I can remember writing plenty by hand - and I also remember learning to type on a real typewriter. There’s something wonderful about looking at the bottom of your hand and seeing it smeared with graphite from sliding across a page of penciled thoughts. But I would never trade technology - ever. When I remember the painful process of white-out and retyping, or when I consider the thought of mailing a complete manuscript - printed out - to a publisher, one at a time . . . I cringe. I’m not sure you could pry my apple products from my fingers anyway. I’m quite addicted.
Me, too! As a writer how have you had to grow and stretch out of your comfort zone?
I think the first big leap was showing my work to someone. When I started out in my first critique group, I would spend hours editing my work before I sent it off, worried they would find me a fool. Now, I shoot my first drafts off to my crit partners and expect them to tear it apart. I think I’ve developed a thick skin, and at the same time, I’ve come to crave criticism from people I trust. It makes me better and that’s what I’m constantly striving for - betterment. This has blended into a second stretch and that has to do with rejection. No one likes to get turned down for anything. But now I’m learning that if I don’t submit my work, it will never get accepted, but I can count on it getting rejected. It’s just part of the process. There is probably only one publisher out there right now who needs what I have to offer. I can research and scan websites until I go blind, but until I send it in, I’ll never know. So I’ve gotten used to the idea that my work will be rejected, but with that knowledge, I rest in the idea that it may also be accepted by someone too. And just because I’m rejected by one publisher does not mean my work is horrible. It means that publisher didn’t need it today. How many vegetables do you reject when you grocery shop? Lots! But it’s not because you hate all the vegetables. It’s because you only needed a few today.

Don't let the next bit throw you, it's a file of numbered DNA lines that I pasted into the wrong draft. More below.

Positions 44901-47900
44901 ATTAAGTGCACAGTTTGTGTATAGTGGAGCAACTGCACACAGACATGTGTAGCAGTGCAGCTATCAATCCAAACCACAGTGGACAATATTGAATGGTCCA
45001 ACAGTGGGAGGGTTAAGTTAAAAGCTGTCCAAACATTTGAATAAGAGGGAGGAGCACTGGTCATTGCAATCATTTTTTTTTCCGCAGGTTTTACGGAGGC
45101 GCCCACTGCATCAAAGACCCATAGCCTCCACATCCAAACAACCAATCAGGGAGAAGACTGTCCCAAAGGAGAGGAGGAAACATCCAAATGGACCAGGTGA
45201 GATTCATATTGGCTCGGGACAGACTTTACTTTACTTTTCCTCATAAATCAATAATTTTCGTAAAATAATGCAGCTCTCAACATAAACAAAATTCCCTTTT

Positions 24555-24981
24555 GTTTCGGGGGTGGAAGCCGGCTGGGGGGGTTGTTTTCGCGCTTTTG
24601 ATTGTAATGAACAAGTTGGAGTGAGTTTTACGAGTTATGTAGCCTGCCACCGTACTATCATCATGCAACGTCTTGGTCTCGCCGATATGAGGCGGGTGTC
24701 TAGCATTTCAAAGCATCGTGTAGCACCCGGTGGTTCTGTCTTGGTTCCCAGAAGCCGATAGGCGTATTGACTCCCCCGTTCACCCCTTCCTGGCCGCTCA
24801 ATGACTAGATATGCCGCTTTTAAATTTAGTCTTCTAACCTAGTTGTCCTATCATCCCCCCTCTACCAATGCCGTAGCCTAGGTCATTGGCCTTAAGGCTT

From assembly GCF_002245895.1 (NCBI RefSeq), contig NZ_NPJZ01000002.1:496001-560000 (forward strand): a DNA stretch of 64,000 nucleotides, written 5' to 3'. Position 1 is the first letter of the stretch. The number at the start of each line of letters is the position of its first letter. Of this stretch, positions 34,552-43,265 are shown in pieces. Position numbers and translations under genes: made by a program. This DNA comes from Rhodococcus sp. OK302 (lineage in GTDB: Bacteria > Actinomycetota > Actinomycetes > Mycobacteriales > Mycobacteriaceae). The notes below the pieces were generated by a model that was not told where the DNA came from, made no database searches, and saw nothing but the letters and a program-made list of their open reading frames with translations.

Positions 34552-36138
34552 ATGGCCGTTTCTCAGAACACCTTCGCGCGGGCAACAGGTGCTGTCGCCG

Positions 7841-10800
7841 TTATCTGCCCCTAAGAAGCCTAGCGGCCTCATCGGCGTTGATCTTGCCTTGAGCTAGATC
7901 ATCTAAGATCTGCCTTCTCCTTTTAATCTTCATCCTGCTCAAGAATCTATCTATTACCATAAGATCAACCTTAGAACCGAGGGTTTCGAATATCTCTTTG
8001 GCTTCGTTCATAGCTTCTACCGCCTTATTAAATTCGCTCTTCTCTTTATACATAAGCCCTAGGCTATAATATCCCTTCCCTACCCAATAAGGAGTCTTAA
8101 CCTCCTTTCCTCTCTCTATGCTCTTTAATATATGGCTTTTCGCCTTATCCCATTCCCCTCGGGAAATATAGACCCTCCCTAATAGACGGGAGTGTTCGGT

Great analogy! What advice would you give to a beginning writer that you wish someone had given you?
Attending writing conferences will help you grow by leaps and bounds, and they are an excellent resource for meeting compatriots walking the same road toward publication.
Do you want to add anything about your book such as how to order it?
I’d love to! The book takes place over Memorial Day weekend, so this is an excellent time of year to read it! I think it will be great for summer reading. The water theme throughout will complement any time spent on the beach, at the lake or poolside.
The back cover copy reads like this: Meg Marks is a young lawyer raised off the coast of the Carolinas. An anonymous client hires her to arrange his will, and sends her to meet his estranged family at their lake home in northern Michigan. After a shocking discovery, she finds herself caught between his suspicious family and a deathbed promise her conscience demands that she keep. Will she sacrifice her own dreams for revenge, or will she choose something more?
A Familiar Shore is available for purchase on Amazon, Barnes and Noble, and Smashwords.
Thanks so much for having me on your blog!
Thanks for visiting and letting us in on the inside scoop about your book, Jennifer. I can't wait to read it!
Posted by Rose McCauley at 12:54 AM